‘The Thought Police would get him just the same. He had committed – would still have committed, even if he had never set pen to paper – the essential crime that contained all others in itself. Thoughtcrime, they called it. Thoughtcrime was not a thing that could be concealed for ever. You might dodge successfully for a while, even for years, but sooner or later they were bound to get you.’ (George Orwell, 1984, updated).

Voicing criticism

A British Values monitor, part of the Prevent counter-terrorism strategy, said in mid-September that voicing criticism of homosexuality ‘might be breaking the law’.

Polly Harrow said people can believe homosexuality is wrong in their heads, but speaking it out loud could be illegal.

Harrow, Head of Safeguarding and Prevent at Kirklees College in Huddersfield, made the comments on BBC Radio 4’s Today programme in a report on the Government’s counter-extremism policy.

Harrow was asked by the BBC’s Sima Kotecha whether a Muslim who believes that homosexuality is wrong should be accepted. She replied: ‘If that’s what you think and that’s what you believe and you want to hold that in your head, that is your business and your right. But bear in mind that if you speak it out loud you might be breaking the law.’

British Values

Harrow has the task of promoting British Values in the college in Huddersfield. She will raise any concerns about students and refer them to police if necessary.

She says that the British Values strategy is seeking ‘not just tolerance but acceptance of difference and of others’.

The college has received funding for her to carry out the work because of Government concerns over pupils being pulled into terrorism.

Government’s position

Harrow’s comments clash with… (click here to read more)

Christian Institute/The Daily Telegraph/en

This article was first published in the November issue of Evangelicals Now. For more news, artciles or reviews, visit us online or subscribe to en for monthly updates.

ISIS, medical ethics and the well-being of pastors…(November issue highlights)


Out now in the November issue of Evangelicals Now…

November issue OUT NOW!

November issue OUT NOW!

• ISIS begins executing captured Christians

• A Biblical approach to medical ethics in the age of advanced technology

• Reflections on the results of the FIEC pastors’ well-being survey

The November issue is out now! Read it online or enjoy the printed paper with your morning cuppa!

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The church that escaped


Yemeni fighters gather around military vehicles at the entrance of the airport in the port city of Aden. Photo: Press Association Images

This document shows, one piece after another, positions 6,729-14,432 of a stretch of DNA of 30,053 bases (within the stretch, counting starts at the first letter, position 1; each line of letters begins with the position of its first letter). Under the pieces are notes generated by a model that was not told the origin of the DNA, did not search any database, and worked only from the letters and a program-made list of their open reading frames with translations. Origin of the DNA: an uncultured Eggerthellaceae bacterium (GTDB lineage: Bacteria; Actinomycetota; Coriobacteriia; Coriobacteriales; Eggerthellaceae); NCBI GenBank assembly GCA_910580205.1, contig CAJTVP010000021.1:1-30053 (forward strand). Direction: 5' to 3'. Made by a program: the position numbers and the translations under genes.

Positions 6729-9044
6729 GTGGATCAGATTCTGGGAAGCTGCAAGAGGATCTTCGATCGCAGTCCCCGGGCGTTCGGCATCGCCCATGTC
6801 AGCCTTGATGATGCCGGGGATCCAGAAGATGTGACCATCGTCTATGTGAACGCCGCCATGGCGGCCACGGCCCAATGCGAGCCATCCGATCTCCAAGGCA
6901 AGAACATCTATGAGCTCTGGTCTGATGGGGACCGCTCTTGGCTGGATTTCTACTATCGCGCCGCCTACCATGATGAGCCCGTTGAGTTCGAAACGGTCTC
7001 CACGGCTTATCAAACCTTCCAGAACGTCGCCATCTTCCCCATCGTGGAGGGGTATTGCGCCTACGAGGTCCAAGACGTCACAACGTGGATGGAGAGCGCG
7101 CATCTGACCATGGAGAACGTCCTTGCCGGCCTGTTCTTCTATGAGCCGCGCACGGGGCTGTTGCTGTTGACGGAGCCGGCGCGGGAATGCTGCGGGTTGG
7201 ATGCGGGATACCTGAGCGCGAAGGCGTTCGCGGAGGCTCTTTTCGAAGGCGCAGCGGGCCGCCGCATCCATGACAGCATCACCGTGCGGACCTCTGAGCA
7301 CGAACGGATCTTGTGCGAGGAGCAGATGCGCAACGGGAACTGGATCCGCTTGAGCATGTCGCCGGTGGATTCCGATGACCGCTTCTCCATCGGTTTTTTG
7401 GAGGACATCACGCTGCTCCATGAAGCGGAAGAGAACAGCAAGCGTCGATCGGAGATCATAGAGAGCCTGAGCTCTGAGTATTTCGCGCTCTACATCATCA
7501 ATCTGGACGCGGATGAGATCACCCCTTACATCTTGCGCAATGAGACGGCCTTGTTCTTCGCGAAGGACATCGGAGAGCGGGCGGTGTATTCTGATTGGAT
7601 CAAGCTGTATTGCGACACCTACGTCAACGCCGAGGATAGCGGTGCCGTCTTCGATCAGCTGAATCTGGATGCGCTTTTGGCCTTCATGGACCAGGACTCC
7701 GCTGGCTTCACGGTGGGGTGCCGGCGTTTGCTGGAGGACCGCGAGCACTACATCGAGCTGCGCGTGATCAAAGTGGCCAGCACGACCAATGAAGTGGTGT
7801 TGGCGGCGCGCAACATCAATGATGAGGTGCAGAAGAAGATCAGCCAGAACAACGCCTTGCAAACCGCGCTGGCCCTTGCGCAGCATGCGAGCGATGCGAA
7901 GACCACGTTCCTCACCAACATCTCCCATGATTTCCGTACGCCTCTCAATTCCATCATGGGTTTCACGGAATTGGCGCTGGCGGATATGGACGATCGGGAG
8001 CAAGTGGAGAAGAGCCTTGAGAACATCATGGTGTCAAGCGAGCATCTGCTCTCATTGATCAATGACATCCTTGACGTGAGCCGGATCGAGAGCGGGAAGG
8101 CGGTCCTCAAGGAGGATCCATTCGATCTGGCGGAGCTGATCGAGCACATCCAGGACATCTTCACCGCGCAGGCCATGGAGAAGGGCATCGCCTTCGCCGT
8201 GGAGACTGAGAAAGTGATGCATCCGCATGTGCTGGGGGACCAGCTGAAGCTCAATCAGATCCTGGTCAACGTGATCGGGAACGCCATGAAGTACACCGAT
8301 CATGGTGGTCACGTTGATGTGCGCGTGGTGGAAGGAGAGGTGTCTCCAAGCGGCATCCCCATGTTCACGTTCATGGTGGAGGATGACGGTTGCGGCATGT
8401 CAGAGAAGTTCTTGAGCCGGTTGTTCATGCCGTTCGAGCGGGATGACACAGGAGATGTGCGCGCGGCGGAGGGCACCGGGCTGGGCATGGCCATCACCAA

Yemeni fighters gather around military vehicles at the entrance of the airport in the port city of Aden. Photo: Press Association Images

When we read the news about the Middle East there is not much to rejoice over.

There are wars and rumours of wars and many displaced people. An example of this situation is the country of Yemen.

Yemen is the poorest country in the Middle East, with a population of around 24.5 million. However, it has also been the home for many Somali and Ethiopian refugees over the last 20 years. Since March 2015 there has been prolonged fighting and bombing in the country. The political situation is complicated as Houthi rebels fight pro-government forces. Furthermore, a Saudi-led coalition which supports the ousted president is regularly bombing key targets in the country.

One of these has been the city of Aden, due to its location as a port and being the main city in the south. Buildings and homes have been devastated and many civilians have lost their lives in the fighting. There is no electricity, no water, no fuel – and no food, as nothing is grown locally and the humidity and temperature is unbearable. The situation is desperate… but here is a story from earlier this year of God’s amazing rescue.

Jabi’s story

Jabi came to Yemen as a refugee during the Ethiopian/Eritrean war in the 1990s. He served as a member of the Ethiopian navy. The ship he was on ended up being scuppered along the Yemeni coastline. The Yemeni government in their kindness took these naval seamen and allowed them to be refugees in the country. The United Nations High Commission of Refugees had a camp in the foothills around Taiz where many of the seamen started their new lives in Yemen. Jabi moved to Aden to look for work after being in the camp for some time. While in Aden he became very unwell with typhoid and malaria and was close to death. Two of his friends shared with him about Jesus but he just ridiculed them and laughed at them. However, unknown to Jabi,.. (to read more click here)

Evangelicals Now

This article was first published in the October issue of Evangelicals Now. For more news, articles or reviews, visit us online or subscribe to en for monthly updates.

Muslims turning to Christ and the World Cup…(October issue highlights)


Out now in the October issue of Evangelicals Now…

October issue en - cover page

October issue en – cover page

• How a whole church escaped a war zone

• Muslims turning to Christ in Iran

• How to use the Rugby World Cup for outreach

The October issue is out now! Read it online or enjoy the printed paper with your morning cuppa!

You may subscribe to have regular access every month to all of the articles for the ridiculously cheap price of £0.84 a month – £10.00 per year!

Faith and foibles (book review)


Amy CarmichaelAmy Carmichael: Beauty for Ashes